News From All Corners

No. 1 cause of bad work-life balance? Bad bosses
By Jeanne Sahadi, CNN Money
Be honest. How many times have you said this to your 5-year-old: "Hold on a sec, honey, I just have to answer this email from work." Ever missed an anniversary dinner or spent a day or two of your vacation fielding calls from the office? While a majority of people say they have at least a somewhat good work-life balance, 89% say it's important for employers and clients not to contact them outside of work.
6 Ways For Smart Thinking
By Marc Forster-Pert, CNN
(CNN)Forgotten why you went to the refrigerator? Struggling to concentrate on work and multitask at the same time? Join the club. Experts cite that eating well, reducing stress and physical activity are all ways to keep our brains sharp and functioning at top-notch speed. But in the same way you workout out to keep your body in shape, your mind also needs exercising. According to neuroscientists, learning and practicing any challenging skill can change the structure of your brain for the better and help growth and survival of the 86 billion neurons constantly active in your brain.
Smartwatches: The death of the smartphone?
By John R. Quain, FOXNews
As the Apple Watch joins the march toward wearable computing, does it augur the ultimate end of the very device — the smartphone — that the company popularized? Smartwatches, such as the Moto 360, Samsung Gear S, Pebble, and Apple Watch, are far from perfect, but one can already see the outlines of a product that could displace its predecessor. For many people, laptops replaced desktops and then tablets replaced laptops. Could our addiction to smartphones be just as vulnerable?

Blogosphere

Identity Theft Began in the Garden of Eden
By Gary L. Selman
We are bombarded with the headlines almost daily. News reports tell us about the latest assault or breach of security for yet another retail chain, major banking or healthcare institution, or governmental agency, and the loss of sensitive, personal data for millions of people. Firewalls are hacked, passwords are stolen and confidential data and information is downloaded and passed into the hands of criminals. Hackers now have your digital picture or identity (name, address, social security number, employer, bank accounts, and passwords). Suddenly your personal financial details, medical history, employee benefits and services, checking, savings, credit card accounts, and credit rating are at risk.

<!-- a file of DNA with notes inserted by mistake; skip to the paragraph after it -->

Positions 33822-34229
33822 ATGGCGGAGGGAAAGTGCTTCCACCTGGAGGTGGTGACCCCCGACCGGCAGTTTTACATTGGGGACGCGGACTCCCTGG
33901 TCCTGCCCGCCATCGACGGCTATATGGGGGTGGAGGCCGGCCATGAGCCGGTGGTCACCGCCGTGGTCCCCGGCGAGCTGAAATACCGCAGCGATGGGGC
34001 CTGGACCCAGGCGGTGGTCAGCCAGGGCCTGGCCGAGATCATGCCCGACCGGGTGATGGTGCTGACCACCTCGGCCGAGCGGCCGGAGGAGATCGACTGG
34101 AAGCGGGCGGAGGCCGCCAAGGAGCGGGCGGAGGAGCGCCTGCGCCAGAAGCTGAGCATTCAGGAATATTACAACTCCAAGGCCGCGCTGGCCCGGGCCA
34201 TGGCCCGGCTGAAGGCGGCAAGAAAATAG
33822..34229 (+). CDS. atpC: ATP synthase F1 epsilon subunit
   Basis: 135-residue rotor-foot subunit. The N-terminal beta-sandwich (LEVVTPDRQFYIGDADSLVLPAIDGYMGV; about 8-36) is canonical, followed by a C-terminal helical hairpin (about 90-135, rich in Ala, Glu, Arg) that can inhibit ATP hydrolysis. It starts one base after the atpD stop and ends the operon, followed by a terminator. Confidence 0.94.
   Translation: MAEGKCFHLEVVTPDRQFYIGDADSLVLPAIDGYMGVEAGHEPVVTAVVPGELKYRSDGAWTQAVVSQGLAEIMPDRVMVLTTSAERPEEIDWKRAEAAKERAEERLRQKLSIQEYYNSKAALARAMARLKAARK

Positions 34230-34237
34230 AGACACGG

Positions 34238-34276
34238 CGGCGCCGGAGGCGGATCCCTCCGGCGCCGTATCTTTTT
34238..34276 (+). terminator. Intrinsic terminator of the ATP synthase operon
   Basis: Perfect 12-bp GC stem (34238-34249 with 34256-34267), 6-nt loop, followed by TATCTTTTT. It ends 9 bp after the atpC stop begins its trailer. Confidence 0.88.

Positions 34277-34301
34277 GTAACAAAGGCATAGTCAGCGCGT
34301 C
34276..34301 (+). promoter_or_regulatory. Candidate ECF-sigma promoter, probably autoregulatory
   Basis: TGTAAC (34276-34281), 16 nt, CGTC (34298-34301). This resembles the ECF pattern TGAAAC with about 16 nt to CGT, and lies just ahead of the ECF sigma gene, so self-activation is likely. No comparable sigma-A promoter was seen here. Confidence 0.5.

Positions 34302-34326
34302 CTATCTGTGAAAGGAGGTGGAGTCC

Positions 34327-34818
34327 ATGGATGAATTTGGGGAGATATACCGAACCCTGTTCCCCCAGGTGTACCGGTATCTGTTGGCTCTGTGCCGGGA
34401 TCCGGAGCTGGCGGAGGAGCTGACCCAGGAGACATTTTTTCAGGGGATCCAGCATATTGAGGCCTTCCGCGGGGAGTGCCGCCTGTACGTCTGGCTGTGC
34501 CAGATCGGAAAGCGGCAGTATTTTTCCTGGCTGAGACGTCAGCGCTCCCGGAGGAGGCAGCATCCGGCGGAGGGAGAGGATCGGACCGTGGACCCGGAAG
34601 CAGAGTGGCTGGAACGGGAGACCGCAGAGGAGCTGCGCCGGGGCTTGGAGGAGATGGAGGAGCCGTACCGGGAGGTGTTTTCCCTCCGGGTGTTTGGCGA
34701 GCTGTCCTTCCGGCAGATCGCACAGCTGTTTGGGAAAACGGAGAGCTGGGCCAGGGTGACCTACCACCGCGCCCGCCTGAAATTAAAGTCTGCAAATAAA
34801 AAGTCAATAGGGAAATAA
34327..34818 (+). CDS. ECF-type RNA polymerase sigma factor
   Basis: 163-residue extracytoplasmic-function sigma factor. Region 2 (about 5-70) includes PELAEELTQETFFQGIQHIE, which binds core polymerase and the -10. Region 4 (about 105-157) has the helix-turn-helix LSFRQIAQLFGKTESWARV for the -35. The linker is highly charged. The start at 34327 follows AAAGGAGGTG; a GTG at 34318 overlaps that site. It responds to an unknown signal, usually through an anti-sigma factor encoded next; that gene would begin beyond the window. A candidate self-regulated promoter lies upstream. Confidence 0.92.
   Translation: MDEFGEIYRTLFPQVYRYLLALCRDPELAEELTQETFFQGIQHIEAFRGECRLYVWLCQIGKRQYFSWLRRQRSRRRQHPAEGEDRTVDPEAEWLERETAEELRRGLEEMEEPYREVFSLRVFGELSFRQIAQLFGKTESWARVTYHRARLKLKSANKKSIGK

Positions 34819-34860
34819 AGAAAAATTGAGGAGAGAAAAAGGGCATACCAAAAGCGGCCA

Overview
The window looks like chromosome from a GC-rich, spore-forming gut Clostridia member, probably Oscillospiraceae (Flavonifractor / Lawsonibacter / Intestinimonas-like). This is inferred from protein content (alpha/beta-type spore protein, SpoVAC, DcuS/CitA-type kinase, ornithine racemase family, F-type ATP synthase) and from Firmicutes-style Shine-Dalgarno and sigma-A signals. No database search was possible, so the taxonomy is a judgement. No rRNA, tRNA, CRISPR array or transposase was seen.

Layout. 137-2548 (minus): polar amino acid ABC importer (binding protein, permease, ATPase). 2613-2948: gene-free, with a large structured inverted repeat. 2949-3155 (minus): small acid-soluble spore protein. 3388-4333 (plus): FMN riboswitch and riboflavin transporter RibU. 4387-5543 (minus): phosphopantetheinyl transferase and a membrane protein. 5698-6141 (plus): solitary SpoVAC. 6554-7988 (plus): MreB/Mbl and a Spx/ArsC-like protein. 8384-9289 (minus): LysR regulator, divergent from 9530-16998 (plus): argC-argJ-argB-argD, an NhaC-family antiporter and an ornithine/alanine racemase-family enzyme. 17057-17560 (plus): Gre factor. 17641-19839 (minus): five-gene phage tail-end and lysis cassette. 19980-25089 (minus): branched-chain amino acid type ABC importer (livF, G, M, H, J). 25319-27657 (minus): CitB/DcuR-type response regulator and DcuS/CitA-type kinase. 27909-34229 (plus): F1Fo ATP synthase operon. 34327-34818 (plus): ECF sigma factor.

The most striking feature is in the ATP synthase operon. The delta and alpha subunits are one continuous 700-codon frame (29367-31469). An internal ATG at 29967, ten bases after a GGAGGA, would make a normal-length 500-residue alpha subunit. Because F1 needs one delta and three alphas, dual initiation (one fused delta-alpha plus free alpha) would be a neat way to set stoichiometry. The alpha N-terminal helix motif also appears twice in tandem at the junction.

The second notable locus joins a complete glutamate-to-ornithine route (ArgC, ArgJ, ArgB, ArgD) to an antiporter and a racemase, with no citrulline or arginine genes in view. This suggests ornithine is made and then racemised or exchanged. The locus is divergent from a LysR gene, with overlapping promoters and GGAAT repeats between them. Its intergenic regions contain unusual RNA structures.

To Buy or Not to Buy - The Stewardship of Consumption
By Ernest P. Liang
“The world’s largest economy grew faster in the third quarter than first estimated, capping its strongest six months in a decade, as consumers went shopping…” flashed the headline from The Bloomberg News (Nov. 26, 2014). For the U.S. economy, it is hard to under-emphasize the importance of consumer spending which accounts for fully 70 percent of the national output. For the uninitiated and the pundit alike, consumption expenditure is good recipe for arresting economic stagnation, if not a sure prescription for sustainable economic growth (and by implication, the standard of living).
The Goodness of Business
By Patrick Layhee
Most business professionals of all spiritual orientations understand the many blessings that come from a thriving business community. And a large business community it is—the Census Bureau recently published their Statistics of U.S. Businesses which reports a total count of 7.4 million U.S. business firms employing about 116 million people. [i] These businesses are contributing to an improved quality of life for their tens of millions of employees and their employees’ families. When ethical businesses thrive, everyone wins. Jobs are created, paychecks flow, and communities prosper. Wages are spent, taxes are paid, and society advances. It’s a beautiful thing.

The Legal Corner

Results-Based Reasoning
By Kyle Bryant
I want to follow up with a few thoughts related to my earlier post on King v. Burwell, the rule of law, and original sin. There, I dealt with certain legal nuances in the King v. Burwell case and extrapolated those into the broader culture. Eventually we ended up, like many times before, at the Garden of Eden. But there is more to this case—and the underlying principles—that warrants investigation. First, let's start with a question. Why was King v. Burwell so highly politicized? Statutory construction isn't one of the hot-button wedge issues between the Left and Right. Yet this case made front-page news for days. What did the media focus on? Was it methods for determining the meaning of a sentence in a statute? "Republicans are strongly committed to the historical-grammatical approach, but Democrats have been calling to use the narrative context approach." No, that didn't happen. What happened was that the media—and the political narratives—focused on the results of both possible outcomes of the case.
The Rule of Law and Original Sin
By Kyle Bryant
On March 4, 2015, the Supreme Court of the United States heard oral arguments in King v. Burwell, the case that will determine whether subsidies provided for under the Affordable Care Act will be available to plans purchased on the federal health care exchange. The outcome of the case could have sweeping consequences for people who relied on federal-exchange funded subsidies to pay their healthcare premiums under the ACA. Aside from the pragmatic implications on everyday citizens, the underlying issue in this case illuminates a much deeper problem in the way our country (and culture) relates to the “the law.”

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